07/04/2013 02:39 pm ET Updated Sep 03, 2013

Criminal Justice and Community Colleges

The field of criminal justice is expanding rapidly. The Bureau of Labor Statistics says it will increase by 10 percent through 2018.

Television shows such as CSI, Law & Order and NCIS have introduced millions to the world of crime fighting. This new interest, combined with a growing prison population and increased dependence on law enforcement stemming from terrorist threats, means many criminal justice jobs now require more than a high school diploma.

Community colleges are on the front lines educating future police officers, firefighters, private investigators, forensic science technicians, crime scene investigators and correction officers. While some of these jobs may only require a high school diploma or GED, employers now give preference to applicants with military experience or an associate's degree in criminal justice. There is also an increased demand for paralegals. Medium starting salaries for these occupations are between $40,000 and $50,000 per year according to the Department of Labor.

In addition, individuals who want to pursue a career with the FBI, Homeland Security, and Department of Justice or as criminologists, probation officer or INS agent, for example, will need to get a BS degree.Many of these students start their education at a community college because it is less expensive than initially enrolling in a four-year institution as a freshman.

At Ivy Tech in Indiana, we are fortunate to have Dr. Richard Weinblatt, a former police chief and expert in the field of criminal justice, as our Dean of the School of Pubic and Social Services and the School of Education. Dr. Weinblatt believes that higher education is essential in the field of criminal justice. "In the classroom, students study with others from various backgrounds such as race, gender, and sexual orientation. This experience enables them to be more open minded and helps with their communication skills, which is vital to a successful career in criminal justice," Dr. Weinblatt notes.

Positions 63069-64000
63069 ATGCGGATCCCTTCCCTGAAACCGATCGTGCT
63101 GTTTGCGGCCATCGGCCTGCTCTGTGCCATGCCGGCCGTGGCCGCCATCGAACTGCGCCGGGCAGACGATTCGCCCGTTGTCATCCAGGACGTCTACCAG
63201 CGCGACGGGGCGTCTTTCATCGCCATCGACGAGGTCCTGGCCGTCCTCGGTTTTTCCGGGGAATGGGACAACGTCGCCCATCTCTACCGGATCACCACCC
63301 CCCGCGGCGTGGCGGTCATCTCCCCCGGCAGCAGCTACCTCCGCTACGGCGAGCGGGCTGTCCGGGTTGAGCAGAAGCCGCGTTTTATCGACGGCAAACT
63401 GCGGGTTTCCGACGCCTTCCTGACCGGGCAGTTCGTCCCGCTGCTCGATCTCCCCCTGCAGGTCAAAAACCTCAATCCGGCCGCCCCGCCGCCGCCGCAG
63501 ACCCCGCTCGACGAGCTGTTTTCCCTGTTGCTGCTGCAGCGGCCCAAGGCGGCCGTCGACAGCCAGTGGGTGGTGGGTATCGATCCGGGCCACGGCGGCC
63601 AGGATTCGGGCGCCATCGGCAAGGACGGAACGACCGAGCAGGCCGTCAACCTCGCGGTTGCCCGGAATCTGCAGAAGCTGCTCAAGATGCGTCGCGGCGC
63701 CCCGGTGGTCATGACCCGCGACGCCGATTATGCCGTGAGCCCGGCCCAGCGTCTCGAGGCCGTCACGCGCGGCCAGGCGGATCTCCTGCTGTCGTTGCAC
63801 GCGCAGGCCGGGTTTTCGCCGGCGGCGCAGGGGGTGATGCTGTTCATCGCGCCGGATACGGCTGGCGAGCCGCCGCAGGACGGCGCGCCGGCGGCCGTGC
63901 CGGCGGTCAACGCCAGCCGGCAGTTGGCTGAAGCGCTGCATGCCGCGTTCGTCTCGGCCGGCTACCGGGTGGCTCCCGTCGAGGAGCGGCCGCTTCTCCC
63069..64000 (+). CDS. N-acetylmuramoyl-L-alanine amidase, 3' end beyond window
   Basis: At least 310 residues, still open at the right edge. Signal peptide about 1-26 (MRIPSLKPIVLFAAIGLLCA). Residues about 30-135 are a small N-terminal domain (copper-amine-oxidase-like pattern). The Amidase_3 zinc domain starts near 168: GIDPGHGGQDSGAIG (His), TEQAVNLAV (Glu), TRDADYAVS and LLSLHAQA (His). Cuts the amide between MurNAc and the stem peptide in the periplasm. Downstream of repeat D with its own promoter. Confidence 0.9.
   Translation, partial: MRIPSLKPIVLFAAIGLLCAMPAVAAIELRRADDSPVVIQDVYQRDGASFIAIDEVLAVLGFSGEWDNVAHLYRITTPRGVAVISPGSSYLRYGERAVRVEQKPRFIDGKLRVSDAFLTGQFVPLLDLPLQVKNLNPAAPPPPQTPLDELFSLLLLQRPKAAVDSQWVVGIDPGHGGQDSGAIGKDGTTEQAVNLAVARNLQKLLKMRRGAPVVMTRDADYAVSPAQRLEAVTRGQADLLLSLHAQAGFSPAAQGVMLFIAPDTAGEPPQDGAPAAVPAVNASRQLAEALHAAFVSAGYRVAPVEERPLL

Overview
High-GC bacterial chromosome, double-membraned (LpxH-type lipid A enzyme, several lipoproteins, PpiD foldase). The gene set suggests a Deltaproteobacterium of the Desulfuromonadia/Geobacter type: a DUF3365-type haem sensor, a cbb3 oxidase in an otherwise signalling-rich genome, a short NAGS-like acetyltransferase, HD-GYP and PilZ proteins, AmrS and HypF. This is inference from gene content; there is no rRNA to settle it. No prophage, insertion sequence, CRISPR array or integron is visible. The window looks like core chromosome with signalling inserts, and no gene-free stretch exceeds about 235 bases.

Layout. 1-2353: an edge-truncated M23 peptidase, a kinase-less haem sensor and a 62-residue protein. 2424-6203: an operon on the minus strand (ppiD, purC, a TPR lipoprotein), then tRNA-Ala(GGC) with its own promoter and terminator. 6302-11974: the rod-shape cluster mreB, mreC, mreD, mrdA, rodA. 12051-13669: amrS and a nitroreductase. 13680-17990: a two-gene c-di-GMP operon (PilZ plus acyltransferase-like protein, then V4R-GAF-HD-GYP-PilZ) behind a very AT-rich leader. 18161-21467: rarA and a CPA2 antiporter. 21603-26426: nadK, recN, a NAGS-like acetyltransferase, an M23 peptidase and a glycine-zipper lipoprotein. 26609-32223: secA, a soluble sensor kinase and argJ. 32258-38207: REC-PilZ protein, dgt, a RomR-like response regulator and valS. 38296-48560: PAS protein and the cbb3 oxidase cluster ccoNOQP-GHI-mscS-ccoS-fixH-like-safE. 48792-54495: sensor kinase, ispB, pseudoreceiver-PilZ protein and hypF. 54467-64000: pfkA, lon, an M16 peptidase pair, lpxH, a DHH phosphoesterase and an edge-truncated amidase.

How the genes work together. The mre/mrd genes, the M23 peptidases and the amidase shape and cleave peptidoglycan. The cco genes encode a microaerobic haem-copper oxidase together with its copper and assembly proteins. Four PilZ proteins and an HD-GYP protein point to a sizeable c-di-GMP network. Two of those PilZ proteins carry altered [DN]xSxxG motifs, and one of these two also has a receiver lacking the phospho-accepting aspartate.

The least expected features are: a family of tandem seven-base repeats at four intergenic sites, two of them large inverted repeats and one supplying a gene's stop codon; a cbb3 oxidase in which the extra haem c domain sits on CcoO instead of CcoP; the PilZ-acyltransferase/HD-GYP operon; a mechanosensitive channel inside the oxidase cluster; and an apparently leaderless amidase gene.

Other community colleges around the country now have exemplary programs to train first responders. Oakland Community College in Michigan created The Combined Regional Emergency Services Training Center in cooperation with local police, fire and EMS agencies. This training "city" provides realistic settings for real-life problems faced by emergency responders.

Elsewhere, Waubonsee Community College in Illinois provides students with their own CSI laboratory. Portland Community College in Oregon has a continuing education and training program for criminal justice professionals already working in the field.

Criminal justice is a fascinating field, one that offers many opportunities for advancement through both state and federal exams. Many states recognize the critical role that community colleges currently play in educating those committed public servants, who protect our local communities, by providing increased financial support. A degree in criminal justice from a community college trains individuals who can both help those in trouble with the law as well as protect our communities.